Malatang is a common type of Chinese street food that is especially popular in Beijing but can be found all over China. It is similar to hot pot, better describe, it is pre-cooked mini hot pot.
Malatang is named after its key ingredient, mala sauce, which is flavored with a combination of Szechuan pepper (which represents the “ma” or the numbing flavor) and dried chili pepper (which represents the “la” or the spicy sauce). The word málà is composed of the Chinese characters for “numbing” (麻) and “spicy (hot)” (辣), referring to the feeling in the mouth after eating the sauce.
Malatang is said to originate from the Yangtze River near Sichuan. In ancient times, boating was a big industry and many people made a living by towing boats. Working under the damp and foggy weather made boat trackers feel very sick. And when they were hungry, they cooked herbs in a pot and put Sichuan pepper and ginger into the soup to eliminate dampness. Malatang was created, then vendors discovered the business opportunity, and spread it throughout China. And now it is becoming an international food sensation.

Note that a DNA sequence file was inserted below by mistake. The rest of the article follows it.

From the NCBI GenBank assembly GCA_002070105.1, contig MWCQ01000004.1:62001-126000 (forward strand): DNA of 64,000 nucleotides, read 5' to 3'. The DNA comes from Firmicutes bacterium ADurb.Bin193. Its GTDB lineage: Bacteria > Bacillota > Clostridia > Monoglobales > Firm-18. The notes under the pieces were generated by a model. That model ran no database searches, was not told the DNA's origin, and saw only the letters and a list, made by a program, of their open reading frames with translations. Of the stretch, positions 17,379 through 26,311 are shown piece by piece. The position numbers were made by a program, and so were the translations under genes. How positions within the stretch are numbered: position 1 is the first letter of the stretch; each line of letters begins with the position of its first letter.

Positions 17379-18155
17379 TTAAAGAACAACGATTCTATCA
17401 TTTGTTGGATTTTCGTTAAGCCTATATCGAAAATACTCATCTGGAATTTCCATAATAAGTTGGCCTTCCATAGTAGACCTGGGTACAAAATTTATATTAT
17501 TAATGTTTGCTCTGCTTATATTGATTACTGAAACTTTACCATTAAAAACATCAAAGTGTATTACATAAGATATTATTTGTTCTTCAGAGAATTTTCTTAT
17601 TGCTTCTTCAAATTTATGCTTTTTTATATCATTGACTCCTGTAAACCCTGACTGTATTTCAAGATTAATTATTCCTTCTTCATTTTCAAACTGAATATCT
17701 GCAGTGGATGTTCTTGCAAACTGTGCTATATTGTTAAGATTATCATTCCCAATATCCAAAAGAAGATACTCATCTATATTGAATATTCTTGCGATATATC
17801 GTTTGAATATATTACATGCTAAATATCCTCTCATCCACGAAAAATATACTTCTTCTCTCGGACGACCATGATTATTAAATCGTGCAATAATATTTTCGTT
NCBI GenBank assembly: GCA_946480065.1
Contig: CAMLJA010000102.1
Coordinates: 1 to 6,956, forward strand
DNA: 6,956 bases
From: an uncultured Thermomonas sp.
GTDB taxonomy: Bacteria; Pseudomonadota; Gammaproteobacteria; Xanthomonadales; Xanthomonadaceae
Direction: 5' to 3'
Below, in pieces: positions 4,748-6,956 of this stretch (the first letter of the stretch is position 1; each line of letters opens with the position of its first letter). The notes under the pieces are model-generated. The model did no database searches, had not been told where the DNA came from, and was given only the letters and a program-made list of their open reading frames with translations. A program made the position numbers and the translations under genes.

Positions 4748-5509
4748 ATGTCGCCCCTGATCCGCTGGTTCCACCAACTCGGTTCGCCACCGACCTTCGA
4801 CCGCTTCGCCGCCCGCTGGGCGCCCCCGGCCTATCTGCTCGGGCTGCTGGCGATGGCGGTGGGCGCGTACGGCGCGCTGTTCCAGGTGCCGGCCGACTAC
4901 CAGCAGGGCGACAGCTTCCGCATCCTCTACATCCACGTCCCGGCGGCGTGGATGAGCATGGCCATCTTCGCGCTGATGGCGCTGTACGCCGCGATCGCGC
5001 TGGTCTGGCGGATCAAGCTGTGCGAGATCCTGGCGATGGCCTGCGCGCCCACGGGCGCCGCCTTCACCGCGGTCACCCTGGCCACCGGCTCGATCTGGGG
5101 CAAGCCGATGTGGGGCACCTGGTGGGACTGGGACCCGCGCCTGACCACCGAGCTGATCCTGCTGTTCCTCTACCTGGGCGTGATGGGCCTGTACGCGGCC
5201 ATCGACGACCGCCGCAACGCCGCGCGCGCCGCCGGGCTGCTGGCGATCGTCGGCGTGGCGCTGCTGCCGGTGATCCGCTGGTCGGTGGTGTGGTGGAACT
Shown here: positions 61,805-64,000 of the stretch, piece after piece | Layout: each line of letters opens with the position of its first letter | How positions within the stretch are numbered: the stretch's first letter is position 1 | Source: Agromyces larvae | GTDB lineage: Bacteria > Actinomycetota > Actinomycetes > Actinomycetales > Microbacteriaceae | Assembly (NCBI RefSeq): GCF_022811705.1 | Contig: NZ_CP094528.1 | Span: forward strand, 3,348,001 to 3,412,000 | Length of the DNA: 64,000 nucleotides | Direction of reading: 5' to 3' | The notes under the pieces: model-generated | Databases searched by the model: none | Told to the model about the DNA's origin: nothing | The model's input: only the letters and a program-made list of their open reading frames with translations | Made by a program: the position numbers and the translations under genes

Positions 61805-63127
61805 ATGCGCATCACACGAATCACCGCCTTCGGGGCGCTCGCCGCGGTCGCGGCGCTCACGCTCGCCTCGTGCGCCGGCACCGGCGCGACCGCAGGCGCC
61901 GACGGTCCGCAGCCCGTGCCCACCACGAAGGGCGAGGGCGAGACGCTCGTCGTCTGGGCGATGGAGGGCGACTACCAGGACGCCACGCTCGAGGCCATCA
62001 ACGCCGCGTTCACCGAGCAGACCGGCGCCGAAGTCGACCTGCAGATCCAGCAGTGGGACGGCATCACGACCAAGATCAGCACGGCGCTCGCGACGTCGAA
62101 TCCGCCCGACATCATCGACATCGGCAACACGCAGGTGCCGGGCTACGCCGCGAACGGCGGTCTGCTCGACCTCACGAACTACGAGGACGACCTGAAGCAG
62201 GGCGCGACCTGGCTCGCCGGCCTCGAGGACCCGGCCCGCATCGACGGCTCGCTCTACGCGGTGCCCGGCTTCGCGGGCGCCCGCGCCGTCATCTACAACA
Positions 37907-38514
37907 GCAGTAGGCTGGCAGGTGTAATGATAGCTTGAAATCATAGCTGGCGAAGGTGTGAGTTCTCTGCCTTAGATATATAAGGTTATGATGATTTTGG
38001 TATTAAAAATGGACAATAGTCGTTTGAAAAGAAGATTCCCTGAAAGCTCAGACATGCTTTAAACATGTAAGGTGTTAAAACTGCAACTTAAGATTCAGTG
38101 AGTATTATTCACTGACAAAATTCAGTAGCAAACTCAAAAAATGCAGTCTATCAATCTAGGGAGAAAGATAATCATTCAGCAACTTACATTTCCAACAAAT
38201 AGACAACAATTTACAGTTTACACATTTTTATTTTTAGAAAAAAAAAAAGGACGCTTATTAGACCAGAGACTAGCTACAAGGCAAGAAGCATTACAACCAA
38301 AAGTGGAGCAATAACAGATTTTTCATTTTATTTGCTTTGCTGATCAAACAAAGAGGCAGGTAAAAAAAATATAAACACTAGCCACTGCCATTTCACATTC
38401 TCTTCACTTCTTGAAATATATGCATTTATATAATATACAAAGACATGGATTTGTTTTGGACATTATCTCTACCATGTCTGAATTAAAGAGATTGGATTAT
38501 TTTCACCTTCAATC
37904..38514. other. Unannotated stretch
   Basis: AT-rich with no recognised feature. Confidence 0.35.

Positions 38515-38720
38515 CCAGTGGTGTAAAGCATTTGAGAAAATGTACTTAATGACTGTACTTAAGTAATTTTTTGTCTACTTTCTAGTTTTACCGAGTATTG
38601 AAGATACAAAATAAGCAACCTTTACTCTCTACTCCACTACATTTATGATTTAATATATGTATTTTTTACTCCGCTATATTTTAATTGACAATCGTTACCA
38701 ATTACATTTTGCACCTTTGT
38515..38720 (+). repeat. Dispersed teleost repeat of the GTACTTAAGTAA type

Unlike hot pot, which is made to order and shared only by diners at a private table, malatang originates from street food cooked in a communal pot. Diners can quickly pick their raw veggies and noodles and meats, and either eat on the spot or take away.